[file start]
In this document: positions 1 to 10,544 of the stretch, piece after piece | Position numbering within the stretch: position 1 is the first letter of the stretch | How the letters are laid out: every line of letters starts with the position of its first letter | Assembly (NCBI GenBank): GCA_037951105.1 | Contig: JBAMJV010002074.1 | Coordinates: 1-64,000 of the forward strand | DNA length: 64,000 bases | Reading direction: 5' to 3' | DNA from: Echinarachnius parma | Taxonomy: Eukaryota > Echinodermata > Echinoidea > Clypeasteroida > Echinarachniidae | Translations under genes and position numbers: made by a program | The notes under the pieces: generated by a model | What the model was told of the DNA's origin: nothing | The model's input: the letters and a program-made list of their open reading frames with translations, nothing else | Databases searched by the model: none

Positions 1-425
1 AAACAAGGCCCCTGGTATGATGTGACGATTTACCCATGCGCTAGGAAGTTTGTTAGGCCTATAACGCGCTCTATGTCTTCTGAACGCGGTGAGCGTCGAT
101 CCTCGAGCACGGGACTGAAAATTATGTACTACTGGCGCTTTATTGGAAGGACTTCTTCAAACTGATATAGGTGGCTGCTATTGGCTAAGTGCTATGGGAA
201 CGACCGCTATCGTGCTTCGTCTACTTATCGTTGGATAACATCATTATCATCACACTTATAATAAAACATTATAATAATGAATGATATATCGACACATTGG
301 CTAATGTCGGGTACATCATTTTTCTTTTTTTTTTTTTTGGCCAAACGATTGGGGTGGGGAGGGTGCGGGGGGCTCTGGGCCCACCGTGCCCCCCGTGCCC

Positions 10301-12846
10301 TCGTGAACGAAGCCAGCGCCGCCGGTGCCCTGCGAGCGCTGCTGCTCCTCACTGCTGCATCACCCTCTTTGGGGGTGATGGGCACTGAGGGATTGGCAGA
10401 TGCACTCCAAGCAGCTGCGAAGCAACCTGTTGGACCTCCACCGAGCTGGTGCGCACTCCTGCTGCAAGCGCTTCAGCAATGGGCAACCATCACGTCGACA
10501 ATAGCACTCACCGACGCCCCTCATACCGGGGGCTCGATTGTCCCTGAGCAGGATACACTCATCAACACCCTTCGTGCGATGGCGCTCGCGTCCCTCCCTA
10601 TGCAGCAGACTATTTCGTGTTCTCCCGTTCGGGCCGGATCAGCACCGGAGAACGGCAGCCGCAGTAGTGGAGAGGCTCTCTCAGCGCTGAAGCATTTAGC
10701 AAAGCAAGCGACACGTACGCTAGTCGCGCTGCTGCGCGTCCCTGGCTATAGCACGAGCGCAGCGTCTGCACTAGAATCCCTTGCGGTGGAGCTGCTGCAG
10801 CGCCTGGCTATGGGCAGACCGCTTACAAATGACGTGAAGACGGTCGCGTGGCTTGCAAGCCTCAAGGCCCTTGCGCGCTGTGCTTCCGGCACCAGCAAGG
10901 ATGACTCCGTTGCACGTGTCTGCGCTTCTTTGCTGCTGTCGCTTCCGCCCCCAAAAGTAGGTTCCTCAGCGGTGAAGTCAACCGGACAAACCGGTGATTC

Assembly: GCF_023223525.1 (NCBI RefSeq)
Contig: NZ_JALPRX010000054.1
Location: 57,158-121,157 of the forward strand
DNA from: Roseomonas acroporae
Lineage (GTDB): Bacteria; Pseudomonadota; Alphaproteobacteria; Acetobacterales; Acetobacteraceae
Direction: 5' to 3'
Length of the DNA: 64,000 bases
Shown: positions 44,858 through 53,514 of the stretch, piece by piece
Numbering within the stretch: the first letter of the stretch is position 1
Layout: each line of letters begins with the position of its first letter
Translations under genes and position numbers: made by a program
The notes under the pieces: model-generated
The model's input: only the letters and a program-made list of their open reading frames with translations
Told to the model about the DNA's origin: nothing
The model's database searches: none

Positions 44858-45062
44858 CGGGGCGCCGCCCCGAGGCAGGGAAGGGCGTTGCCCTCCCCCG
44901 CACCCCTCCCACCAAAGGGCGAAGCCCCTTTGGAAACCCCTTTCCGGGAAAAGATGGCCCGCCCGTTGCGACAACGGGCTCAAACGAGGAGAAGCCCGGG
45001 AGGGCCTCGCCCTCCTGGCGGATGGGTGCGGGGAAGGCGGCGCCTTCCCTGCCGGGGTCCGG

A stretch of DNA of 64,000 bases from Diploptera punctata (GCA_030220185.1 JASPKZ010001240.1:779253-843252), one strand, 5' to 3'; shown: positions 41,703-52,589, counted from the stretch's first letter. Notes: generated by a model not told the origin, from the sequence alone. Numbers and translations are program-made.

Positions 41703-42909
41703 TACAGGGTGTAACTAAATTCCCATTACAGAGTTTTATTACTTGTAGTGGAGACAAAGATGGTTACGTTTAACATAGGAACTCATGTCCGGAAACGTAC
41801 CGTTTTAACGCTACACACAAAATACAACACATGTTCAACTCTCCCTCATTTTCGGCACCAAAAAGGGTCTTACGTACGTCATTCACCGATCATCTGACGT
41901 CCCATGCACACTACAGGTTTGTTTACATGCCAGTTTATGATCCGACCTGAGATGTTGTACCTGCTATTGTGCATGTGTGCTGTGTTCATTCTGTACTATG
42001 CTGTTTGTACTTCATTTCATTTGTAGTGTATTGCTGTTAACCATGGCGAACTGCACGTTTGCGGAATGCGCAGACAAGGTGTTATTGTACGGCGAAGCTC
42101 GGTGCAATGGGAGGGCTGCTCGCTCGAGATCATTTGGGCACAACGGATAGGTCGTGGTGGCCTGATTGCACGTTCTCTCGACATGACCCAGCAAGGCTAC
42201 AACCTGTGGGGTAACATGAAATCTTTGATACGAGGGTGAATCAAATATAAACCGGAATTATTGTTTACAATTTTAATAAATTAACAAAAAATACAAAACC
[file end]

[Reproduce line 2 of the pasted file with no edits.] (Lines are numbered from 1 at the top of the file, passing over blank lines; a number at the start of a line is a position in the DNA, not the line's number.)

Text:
Positions 1-425